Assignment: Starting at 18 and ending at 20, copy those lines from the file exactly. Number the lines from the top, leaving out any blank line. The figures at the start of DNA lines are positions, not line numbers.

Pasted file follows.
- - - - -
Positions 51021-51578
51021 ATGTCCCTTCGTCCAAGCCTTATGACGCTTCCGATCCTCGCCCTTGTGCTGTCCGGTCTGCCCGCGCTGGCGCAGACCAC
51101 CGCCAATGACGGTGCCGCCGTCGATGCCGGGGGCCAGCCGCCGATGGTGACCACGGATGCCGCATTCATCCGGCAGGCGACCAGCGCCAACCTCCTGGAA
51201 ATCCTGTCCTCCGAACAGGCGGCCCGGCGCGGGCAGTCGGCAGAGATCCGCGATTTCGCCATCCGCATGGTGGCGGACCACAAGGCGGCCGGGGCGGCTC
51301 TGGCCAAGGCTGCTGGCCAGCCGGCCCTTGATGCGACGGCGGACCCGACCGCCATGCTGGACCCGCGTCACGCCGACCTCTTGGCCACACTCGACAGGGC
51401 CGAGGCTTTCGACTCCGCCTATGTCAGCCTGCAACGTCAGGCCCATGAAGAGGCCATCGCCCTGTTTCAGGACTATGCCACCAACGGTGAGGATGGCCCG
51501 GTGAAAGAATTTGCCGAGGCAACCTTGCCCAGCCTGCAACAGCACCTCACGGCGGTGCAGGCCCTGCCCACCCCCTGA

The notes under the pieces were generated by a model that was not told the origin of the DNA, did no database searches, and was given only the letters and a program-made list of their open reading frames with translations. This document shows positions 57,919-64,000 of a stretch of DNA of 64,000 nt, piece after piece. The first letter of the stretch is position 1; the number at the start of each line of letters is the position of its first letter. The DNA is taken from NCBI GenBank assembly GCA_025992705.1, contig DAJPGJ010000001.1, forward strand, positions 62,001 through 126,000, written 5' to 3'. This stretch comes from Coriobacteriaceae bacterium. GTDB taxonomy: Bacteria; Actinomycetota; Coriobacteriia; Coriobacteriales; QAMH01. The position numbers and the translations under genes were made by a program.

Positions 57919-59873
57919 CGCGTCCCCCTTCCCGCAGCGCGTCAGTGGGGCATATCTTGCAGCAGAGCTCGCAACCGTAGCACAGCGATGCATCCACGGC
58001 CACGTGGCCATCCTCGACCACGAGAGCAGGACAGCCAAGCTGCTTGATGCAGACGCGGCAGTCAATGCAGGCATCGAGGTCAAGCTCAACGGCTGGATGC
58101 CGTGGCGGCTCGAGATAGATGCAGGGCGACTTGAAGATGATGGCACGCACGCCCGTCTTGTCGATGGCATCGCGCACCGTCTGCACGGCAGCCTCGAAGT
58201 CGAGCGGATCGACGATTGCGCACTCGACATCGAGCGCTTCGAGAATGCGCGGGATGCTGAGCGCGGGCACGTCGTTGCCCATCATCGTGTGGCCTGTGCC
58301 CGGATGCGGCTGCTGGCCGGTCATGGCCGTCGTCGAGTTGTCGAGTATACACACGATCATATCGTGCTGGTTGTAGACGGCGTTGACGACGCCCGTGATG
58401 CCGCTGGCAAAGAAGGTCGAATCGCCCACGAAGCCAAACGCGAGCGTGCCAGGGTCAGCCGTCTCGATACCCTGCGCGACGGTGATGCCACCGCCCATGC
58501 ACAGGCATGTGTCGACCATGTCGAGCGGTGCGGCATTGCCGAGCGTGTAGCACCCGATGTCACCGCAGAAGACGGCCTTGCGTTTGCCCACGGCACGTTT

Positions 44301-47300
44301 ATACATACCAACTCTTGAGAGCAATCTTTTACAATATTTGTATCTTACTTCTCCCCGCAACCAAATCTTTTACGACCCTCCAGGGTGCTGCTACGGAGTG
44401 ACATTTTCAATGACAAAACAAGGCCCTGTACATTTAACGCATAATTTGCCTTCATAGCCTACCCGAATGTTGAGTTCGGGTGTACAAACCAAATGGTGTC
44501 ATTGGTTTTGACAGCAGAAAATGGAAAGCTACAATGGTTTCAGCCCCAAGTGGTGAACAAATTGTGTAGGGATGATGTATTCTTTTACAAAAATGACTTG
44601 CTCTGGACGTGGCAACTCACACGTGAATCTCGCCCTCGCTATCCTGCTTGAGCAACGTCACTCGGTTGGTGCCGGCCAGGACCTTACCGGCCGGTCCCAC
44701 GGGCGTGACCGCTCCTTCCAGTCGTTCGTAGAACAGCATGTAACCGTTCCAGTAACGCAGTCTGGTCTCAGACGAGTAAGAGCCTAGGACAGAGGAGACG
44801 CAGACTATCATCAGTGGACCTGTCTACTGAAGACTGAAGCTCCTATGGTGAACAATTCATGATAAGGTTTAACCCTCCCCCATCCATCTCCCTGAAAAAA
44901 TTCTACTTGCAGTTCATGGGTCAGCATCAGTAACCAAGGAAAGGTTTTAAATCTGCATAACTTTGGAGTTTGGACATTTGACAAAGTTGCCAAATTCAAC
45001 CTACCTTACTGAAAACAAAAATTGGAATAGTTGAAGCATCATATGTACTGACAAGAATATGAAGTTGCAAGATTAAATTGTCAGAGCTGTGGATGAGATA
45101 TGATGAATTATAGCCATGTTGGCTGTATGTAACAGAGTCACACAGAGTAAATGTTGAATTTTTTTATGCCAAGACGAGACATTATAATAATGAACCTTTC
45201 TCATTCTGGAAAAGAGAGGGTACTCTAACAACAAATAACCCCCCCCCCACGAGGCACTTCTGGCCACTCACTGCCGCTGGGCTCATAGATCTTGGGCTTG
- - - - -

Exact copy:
44301 ATACATACCAACTCTTGAGAGCAATCTTTTACAATATTTGTATCTTACTTCTCCCCGCAACCAAATCTTTTACGACCCTCCAGGGTGCTGCTACGGAGTG
44401 ACATTTTCAATGACAAAACAAGGCCCTGTACATTTAACGCATAATTTGCCTTCATAGCCTACCCGAATGTTGAGTTCGGGTGTACAAACCAAATGGTGTC
44501 ATTGGTTTTGACAGCAGAAAATGGAAAGCTACAATGGTTTCAGCCCCAAGTGGTGAACAAATTGTGTAGGGATGATGTATTCTTTTACAAAAATGACTTG